Everyone has Mike Noble to thank for my tournament win. Two years ago I had no idea what Vintage was or knew anyone who played it, except my good friend Mike Noble. I am Mark Hornung, a random guy who likes flipping decks over and making 2/2s. My favorite card of all time is Psychatog, so I want to play this guy somewhere in my 75 every chance I get. I obviously ran him in Dredge when it was an Extended deck, and that led me to play Dredge in Vintage… minus Tog of course.
I really wasn’t sure what I wanted to play for Vintage Champs. I usually run Dredge decks and have been since I started playing Vintage two years ago. However, after a string of really bad finishes and life tilting, I felt that my Bazaar of Baghdad would stay home for a while. I really wanted to try and play a deck with Stoneforge Mystic in the months leading up to the tournament. I was at a point where I had not touched my Bazaar of Baghdad for months, and my new love affair was with Stoneforge Mystic. I Top 8ed at the one of the local Bloomsburg Vintage tournaments with a list very similar to the one Patrick Chapin had suggested except I decided to add a Bloodghast–Intuition package to complement the Skullclamp.
After the tournament I felt I wanted to play something that was bluer in nature so I would have access to counterspells. I still wanted to keep the Stoneforge package and to just build around that core. In testing, I started using Azorius Guildmage. I found out that the Guildmage was surprisingly effective; both of the abilities are extremely relevant to Vintage. The tap effect can lock down Blightteel Colossi and the capacity to counter abilities allows you to counter the Time Vault activation. It was a very fun deck to play to say the least. I am not sure if it’s possible for the deck to be a contender or not, but if you are looking for something fun and different I suggest giving it a whirl.
- 3 Meddling Mage
- 3 Kataki, War's Wage
- 4 Dark Confidant
- 2 Azorius Guildmage
- 2 Vendilion Clique
- 3 Stoneforge Mystic
I tested it for about two weeks before I shelved the idea and decided I was going to play ANT, Ad Nauseam Tendrils. After speaking with a lot of people about the deck and the lack of Workshop pilots in the current metagame, I felt that it was going to be a good call for Vintage Champs. A few of my friends have had past successes with ANT and told me if you don’t expect many Mishra’s Workshops on the table across from you, it is probably the right call. I was going to use the list Ashok Chitturi ran at The Mana Drain Open 14 as a start and try to get Gitaxian Probe in the 75. I was able to secure Power from the great Matt Elias and was locked in for ANT, despite some concerns about some of the blue decks adapting Mental Missteps. Testing was going well into the weeks leading up to the tournament, and I felt really confident in my ability to pilot ANT to at least a Top 8 finish this year.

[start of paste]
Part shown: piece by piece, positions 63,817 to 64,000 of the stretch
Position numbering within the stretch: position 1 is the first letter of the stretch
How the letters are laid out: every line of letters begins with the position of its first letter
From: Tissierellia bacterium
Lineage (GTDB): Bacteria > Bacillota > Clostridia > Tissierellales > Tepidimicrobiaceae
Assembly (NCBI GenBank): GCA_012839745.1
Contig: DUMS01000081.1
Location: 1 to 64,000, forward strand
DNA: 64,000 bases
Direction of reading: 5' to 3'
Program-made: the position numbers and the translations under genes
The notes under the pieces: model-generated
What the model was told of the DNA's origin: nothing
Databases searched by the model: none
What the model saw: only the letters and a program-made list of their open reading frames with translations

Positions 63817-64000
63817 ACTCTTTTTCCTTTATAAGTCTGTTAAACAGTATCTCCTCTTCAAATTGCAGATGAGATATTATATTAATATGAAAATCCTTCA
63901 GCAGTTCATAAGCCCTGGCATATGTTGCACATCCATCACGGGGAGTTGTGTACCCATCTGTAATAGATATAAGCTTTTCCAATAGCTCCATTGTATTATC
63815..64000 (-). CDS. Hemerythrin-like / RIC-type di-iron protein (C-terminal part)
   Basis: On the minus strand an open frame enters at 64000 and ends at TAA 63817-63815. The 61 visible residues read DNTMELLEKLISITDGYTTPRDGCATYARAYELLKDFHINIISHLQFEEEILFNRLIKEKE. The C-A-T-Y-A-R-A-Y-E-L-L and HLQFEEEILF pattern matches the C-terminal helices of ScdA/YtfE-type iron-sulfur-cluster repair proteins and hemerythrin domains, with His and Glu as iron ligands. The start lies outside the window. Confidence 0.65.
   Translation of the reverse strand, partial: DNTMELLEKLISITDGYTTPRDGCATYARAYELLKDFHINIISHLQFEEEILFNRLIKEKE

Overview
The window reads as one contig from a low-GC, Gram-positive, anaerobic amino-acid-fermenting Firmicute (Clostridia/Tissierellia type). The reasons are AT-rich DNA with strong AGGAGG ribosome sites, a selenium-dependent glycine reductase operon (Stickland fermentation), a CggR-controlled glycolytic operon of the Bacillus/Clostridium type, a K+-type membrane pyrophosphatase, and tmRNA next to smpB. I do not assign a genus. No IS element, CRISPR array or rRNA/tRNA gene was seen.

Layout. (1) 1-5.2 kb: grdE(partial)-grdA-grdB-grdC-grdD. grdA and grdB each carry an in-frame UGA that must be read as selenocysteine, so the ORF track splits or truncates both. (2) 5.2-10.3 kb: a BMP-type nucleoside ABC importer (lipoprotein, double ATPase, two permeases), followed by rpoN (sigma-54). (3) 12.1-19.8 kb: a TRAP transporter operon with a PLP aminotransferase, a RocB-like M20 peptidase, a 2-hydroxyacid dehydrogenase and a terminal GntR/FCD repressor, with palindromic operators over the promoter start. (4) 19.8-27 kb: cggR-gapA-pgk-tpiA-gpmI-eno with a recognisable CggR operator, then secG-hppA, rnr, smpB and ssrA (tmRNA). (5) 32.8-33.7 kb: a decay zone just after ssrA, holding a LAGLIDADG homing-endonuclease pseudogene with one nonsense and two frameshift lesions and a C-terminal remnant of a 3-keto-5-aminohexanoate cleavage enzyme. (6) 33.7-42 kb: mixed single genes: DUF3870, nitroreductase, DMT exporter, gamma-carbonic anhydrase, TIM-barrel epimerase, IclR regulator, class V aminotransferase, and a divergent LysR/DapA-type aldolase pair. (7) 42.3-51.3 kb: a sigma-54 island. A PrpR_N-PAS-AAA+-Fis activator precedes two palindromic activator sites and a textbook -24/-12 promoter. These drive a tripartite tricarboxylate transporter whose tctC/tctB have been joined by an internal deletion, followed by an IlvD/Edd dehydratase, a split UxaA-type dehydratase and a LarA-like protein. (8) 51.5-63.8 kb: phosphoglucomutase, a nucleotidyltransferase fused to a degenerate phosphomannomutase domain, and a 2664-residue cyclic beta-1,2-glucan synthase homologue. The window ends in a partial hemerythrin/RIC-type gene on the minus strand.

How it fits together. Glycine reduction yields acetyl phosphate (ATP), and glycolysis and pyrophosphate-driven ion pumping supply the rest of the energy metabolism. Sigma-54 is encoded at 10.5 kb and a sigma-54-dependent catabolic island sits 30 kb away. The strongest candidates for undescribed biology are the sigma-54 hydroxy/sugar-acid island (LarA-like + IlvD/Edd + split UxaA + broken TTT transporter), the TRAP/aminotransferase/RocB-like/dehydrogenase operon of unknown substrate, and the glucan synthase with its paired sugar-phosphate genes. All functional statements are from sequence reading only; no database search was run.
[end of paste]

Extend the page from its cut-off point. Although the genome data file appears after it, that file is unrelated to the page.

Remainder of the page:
I decided before the tournament that I was going to play with Bazaars. The week before the tournament, I decided to dust off the Bazaars and run it at the NYSE tournament (hosted by the great Nick Detwiler in NY). I decided to run the 74/75 that Matt Elias had played at the previous Blue Bell tournament in which he Top 8ed with Sun Titan Dredge, or as I like to call it… It’s Always Sunny in Philadelphia.
- 2 Ichorid
- 1 Flame-Kin Zealot
- 4 Golgari Grave-Troll
- 2 Golgari Thug
- 4 Stinkweed Imp
- 4 Narcomoeba
- 3 Fatestitcher
- 4 Bloodghast
- 3 Sun Titan
Breaking Down the Deck
The deck is powered by the interactions of Sun Titan, Bloodghast, Fatestitcher, and lastly Bazaar of Baghdad. Because of the deck’s build, it is even more reliant than other Dredge builds on needing to have a Bazaar of Baghdad in the opening hand. Literally for your game ones, you go all in on mulliganing until you have a Bazaar of Baghdad. It is really that simple game one. You also have Serum Powder, which not only gives you a “free mulligan,” but thins your deck if you need to actually mulligan. Evaluating Serum Powder potential hands can sometimes be trickier in post sideboarded games, but as a general rule of thumb for game one, as long as it doesn’t have more than two of the following cards, Powdering the hand away for game one is usually the correct play:
Once you have Bazaar in hand, you then begin the process of milling yourself via Bazaar activations and using the dredge ability on your cards. Cards like Black Lotus, Lion’s Eye Diamond, Lotus Petal, Mox Sapphire, and the lands that actually tap for mana all help fuel this process by allowing you to unearth Fatestitcher. This allows you to untap your Bazaar of Baghdad and get multiple activations a turn. The really dirty part is when you have at least three Bloodghasts, two or more Sun Titans, and multiple Dread Returns in your graveyard.